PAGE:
Normally I wouldn't forget about a correlation but his jocular label "Mighty Tetrad" suggested that he didn't mean to plant his flag on his Mighty Tetrad as consisting in mots justes for exactly four philosophically systematic chief motivators of behavior; he was more interested in arguing that neither money nor power nor sex nor fame (nor any other motivation of their kind) is evil or the root of all evil, and that each of the four is a good liable to perversion. I agree with him about all of that. Update of October 23, 2010, resumed: In his September 21, 2010 post "Beguilement," he says:
The Russian prelest means 'beguilement.' It is indeed a beguiling world. The four chief beguilers: sex, money, power, fame. In their grip a man finds this empty and ephemeral world a veritable plenum of reality.
And that's the whole post. (Pause of update.)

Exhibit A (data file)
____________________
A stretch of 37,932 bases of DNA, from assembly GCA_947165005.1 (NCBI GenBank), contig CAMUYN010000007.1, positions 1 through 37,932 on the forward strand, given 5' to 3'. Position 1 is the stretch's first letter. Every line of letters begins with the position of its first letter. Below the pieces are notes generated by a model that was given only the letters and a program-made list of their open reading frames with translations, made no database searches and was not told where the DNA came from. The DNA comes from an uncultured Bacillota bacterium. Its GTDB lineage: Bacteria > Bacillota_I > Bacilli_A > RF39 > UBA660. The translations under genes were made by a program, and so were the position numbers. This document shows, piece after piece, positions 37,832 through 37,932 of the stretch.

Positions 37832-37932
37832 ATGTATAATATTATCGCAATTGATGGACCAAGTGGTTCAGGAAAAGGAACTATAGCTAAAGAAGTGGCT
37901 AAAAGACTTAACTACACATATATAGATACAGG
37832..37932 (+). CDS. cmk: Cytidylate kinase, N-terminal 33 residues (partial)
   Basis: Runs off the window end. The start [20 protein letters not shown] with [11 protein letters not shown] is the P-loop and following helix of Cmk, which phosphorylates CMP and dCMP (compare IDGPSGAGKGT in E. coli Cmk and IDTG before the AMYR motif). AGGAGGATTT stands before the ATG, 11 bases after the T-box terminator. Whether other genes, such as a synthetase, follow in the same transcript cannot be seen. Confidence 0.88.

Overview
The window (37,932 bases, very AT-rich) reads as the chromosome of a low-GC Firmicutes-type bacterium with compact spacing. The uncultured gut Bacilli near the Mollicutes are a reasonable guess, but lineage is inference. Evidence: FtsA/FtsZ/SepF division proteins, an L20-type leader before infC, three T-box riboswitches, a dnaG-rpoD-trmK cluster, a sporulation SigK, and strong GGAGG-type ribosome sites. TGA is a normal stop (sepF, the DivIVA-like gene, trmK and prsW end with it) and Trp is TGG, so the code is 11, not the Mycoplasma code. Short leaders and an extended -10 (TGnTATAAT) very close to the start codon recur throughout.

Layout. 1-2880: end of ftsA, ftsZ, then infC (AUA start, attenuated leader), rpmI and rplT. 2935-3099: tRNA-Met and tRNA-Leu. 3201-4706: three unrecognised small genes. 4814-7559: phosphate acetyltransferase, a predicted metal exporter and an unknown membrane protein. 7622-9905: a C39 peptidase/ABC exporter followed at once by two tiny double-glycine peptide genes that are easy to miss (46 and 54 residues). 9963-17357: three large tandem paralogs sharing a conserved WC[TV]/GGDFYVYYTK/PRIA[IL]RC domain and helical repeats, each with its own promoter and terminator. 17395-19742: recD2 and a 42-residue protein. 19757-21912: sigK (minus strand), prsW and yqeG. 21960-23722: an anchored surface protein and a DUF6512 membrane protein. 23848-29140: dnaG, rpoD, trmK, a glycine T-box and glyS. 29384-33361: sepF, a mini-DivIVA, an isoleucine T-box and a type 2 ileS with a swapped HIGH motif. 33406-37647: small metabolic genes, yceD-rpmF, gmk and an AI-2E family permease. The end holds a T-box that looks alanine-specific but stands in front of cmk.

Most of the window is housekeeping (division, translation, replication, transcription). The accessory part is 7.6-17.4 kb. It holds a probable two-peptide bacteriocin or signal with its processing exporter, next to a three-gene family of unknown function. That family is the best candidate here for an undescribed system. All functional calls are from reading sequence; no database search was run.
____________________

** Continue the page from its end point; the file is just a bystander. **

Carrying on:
Meanwhile, on the other hand, I was of course interested in getting four such ideas, getting them just right, and relating them to other fourfolds. I had continually sifted through common phrases such as "fame and fortune," "power and wealth," etc. I had long been playing with ideas of four disparaged motivators, four modes of that which anthropologists call "mana," etc. It was one of many paths that I took to developing my fours. I was relating them back to Aristotle's Four Causes. At one point I regarded the motivators as
1. power,
2. money,
3. sex, and
4. too narrowly, a kind status awarded for being smart or knowledgeable, which would also lead to the awardee's learning things, since people try to trade info for info.

By the time that I read Vallicella's posts, I was thinking:
1. power,
2. wealth,
3. glamour/wattage/glory (including vitality, horsepower, sex and sexuality, "action" as they say, etc.), and,
4. still all too narrowly, some sort of "guruship" in a loose sense.